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HOPEWELL VALLEY: School proposes $36 million facilities bond

By Frank Mustac, Special Writer
Chronic leaky roofs, outdated heating and ventilation systems and drafty windows and doors are just some of the troubles at aging buildings in the Hopewell Valley Regional schools, say district leaders.
Officials are planning a remedy. A preliminary proposal for a $36 million bond referendum to fund repair work and other construction at several schools was presented by Superintendent Thomas Smith at Monday’s school board meeting.
Because a percentage of the bond would be paid for by the state through a program called debt service aid, Dr. Smith said, local property taxpayers would finance about $23.6 million of the bond repayment.
The state aid program is part of the Educational Facilities Construction and Financing Act passed in 2000.
“We are a district that has eight buildings, and three of our buildings are 90-plus years old,” Dr. Smith said.
Hopewell Elementary and Toll Gate Grammar schools are both approaching the century mark, and the district administration building is just about as old. The next oldest building is Central High School, built in the 1960s.

 
 
 

In 1966, the newly regionalized school district authorized the construction of a $2 million Timberlane Junior School on a site adjacent to the new Central High School. The original Central High School, on Pennington’s South Main Street, today houses the district administration offices.

Among the capital improvement projects identified are more than $7 million worth of roofing that needs to be replaced, plus work on heating, ventilation and air conditioning systems, especially at the high school and middle school.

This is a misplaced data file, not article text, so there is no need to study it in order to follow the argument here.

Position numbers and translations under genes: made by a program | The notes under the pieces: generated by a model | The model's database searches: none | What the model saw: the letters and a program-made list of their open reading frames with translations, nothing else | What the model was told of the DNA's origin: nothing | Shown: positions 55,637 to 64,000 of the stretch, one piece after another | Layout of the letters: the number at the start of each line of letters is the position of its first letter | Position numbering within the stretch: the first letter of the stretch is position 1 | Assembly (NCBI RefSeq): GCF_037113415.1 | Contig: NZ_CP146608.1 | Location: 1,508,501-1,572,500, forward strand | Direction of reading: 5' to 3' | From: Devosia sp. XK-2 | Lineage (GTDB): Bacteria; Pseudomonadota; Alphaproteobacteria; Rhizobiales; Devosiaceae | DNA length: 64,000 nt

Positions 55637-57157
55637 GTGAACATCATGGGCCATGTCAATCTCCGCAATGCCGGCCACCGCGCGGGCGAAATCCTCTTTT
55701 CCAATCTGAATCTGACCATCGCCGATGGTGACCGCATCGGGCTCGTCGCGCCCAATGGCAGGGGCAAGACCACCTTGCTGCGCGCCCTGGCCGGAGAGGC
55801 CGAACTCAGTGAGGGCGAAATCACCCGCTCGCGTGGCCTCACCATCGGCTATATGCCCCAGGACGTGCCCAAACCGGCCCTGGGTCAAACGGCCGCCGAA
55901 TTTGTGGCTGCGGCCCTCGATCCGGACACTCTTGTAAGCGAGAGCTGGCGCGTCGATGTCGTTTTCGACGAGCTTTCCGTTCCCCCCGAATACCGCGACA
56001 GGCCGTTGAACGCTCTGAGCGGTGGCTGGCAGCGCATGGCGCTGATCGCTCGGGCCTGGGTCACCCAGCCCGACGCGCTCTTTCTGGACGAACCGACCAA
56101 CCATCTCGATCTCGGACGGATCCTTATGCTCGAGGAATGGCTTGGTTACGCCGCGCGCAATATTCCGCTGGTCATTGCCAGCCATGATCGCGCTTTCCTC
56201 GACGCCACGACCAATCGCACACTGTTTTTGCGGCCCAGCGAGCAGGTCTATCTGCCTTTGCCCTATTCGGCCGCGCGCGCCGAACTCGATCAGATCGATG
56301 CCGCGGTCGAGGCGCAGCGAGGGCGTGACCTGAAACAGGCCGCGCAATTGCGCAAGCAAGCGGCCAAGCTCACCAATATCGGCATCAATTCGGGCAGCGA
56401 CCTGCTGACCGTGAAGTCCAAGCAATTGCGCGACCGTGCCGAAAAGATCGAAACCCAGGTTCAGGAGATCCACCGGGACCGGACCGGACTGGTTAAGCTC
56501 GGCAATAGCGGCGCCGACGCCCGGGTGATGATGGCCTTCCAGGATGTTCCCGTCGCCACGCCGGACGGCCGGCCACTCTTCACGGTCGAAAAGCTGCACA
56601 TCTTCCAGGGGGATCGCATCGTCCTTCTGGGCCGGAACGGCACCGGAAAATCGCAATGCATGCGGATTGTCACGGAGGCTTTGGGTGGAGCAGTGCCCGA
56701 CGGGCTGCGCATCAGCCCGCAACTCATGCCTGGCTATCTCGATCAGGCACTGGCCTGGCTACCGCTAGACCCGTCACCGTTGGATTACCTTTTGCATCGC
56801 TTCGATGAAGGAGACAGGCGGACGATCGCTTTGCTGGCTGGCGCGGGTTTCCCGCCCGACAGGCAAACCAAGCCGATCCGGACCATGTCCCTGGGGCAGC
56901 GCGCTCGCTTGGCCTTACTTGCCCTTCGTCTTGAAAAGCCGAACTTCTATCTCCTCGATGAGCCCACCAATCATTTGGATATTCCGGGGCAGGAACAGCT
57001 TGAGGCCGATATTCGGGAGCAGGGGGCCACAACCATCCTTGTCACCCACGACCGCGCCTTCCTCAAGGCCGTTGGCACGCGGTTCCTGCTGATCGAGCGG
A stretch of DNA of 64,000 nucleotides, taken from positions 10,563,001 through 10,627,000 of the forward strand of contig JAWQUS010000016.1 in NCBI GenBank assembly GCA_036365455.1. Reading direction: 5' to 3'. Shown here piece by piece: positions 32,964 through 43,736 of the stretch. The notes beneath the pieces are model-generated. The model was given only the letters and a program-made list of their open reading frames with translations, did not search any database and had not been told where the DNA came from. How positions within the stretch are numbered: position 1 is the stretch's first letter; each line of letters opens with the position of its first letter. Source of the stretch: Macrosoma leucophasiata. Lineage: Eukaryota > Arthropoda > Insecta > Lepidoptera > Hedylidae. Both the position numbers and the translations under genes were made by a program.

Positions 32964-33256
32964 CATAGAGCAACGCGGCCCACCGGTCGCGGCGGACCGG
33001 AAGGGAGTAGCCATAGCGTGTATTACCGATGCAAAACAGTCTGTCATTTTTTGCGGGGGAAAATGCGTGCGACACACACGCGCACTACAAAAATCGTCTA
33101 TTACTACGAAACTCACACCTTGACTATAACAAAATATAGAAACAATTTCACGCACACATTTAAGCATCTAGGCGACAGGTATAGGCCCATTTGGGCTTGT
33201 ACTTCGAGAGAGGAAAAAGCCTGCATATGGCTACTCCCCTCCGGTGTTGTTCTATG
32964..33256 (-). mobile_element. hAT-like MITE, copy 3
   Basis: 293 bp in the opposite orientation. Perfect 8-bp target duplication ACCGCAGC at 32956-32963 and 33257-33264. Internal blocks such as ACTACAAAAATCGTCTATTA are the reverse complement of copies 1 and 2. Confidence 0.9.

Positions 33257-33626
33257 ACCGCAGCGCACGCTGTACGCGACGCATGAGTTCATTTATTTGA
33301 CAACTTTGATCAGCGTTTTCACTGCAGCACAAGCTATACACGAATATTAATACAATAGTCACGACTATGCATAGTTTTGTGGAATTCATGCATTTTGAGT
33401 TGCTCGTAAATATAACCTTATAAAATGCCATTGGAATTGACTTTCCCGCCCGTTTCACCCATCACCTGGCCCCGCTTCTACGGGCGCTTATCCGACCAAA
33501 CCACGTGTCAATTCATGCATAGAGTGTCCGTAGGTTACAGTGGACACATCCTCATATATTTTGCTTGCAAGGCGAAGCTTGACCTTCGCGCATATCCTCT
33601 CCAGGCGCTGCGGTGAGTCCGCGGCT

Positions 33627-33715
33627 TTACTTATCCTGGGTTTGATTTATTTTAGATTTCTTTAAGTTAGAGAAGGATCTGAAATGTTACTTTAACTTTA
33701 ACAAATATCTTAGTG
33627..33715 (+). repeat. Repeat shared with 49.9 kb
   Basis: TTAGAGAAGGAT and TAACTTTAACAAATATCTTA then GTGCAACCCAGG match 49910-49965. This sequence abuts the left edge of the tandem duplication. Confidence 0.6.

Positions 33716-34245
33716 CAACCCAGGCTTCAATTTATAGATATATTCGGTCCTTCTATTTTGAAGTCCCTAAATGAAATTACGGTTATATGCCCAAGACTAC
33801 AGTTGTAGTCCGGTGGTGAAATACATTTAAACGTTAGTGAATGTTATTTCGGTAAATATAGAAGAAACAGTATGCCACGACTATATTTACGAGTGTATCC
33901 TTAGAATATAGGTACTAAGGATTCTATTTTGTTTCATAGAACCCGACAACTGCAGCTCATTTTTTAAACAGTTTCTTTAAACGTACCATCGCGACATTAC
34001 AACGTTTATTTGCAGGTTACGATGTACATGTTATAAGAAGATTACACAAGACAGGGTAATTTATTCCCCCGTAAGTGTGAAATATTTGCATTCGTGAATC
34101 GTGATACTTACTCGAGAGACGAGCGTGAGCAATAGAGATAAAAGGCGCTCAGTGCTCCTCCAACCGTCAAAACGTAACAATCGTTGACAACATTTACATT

Old and inefficient windows and doors need to be maintained or replaced, the superintendent said, and mortar between bricks on Hopewell Elementary School’s facade is beginning to fail, so repointing work is necessary.
Other projects in the proposed referendum are upgrades to fire alarms and intercoms at all the schools, and renovations to playgrounds, restrooms and media centers.
At the high school, reconfiguration of the entrance and offices is planned, as well as installation of new ceilings and energy-efficient lighting, plus renovations to the cafeteria.
A 10,500 square-foot addition at the high school described as an “Arts and Wellness space” is also being proposed.
The school district initially determined that $60 million worth of projects were needed, the superintendent said, but that figure was cut almost in half.
“We take our responsibility as stewards of taxpayer dollars very seriously,” Dr. Smith said. “We’ve done our due diligence to review these projects and identified only those that are most needed.”
The work being proposed, he said, is “not a list of dream projects, but a request to address some of the significant facility needs that face our students and our community.”
All the projects, he said, “are directly tied to students.”
During his presentation, the superintendent described a number of tasks that have to be accomplished before residents in Hopewell Township and Pennington and Hopewell boroughs can vote on the bond referendum, which is tentatively scheduled for September.
If voters pass the referendum, work could start as early as June 2017 and be completed by August 2018.
Some of the slides presented by the superintendent described the impact of the bond on taxpayers, broken out by municipality.
The estimated annual debt payment Dr. Smith provided in his presentation for a $36 million bond, based on receiving debt service aid from the state for eligible projects, is $1.7 million per year over 20 years, or $1.5 million per year over 25 years.
Adding $36 million in additional debt over 20 years would add $31.66 for each $100,000 of assessed value in Hopewell Borough; $36.88 per $100,000 in Hopewell Township; and $31.55 per $100,000 in Pennington Borough, according to the superintendent.
Over 25 years, adding $36 million in additional debt would add $28.25 per $100,000 of assessed property value in Hopewell Borough; $32.88 per $100,000 in Hopewell Township; and $28.64 per $100,000 in Pennington Borough.
“I strongly encourage everyone to review the superintendent’s presentation,” said Lisa Wolff, the school board president, on Tuesday. “According to the time line, our Board of Education will make a final decision on the scope of work and referendum questions by the end of February. Members of the public should come to the meeting on Feb. 8 to provide guidance or input.” 

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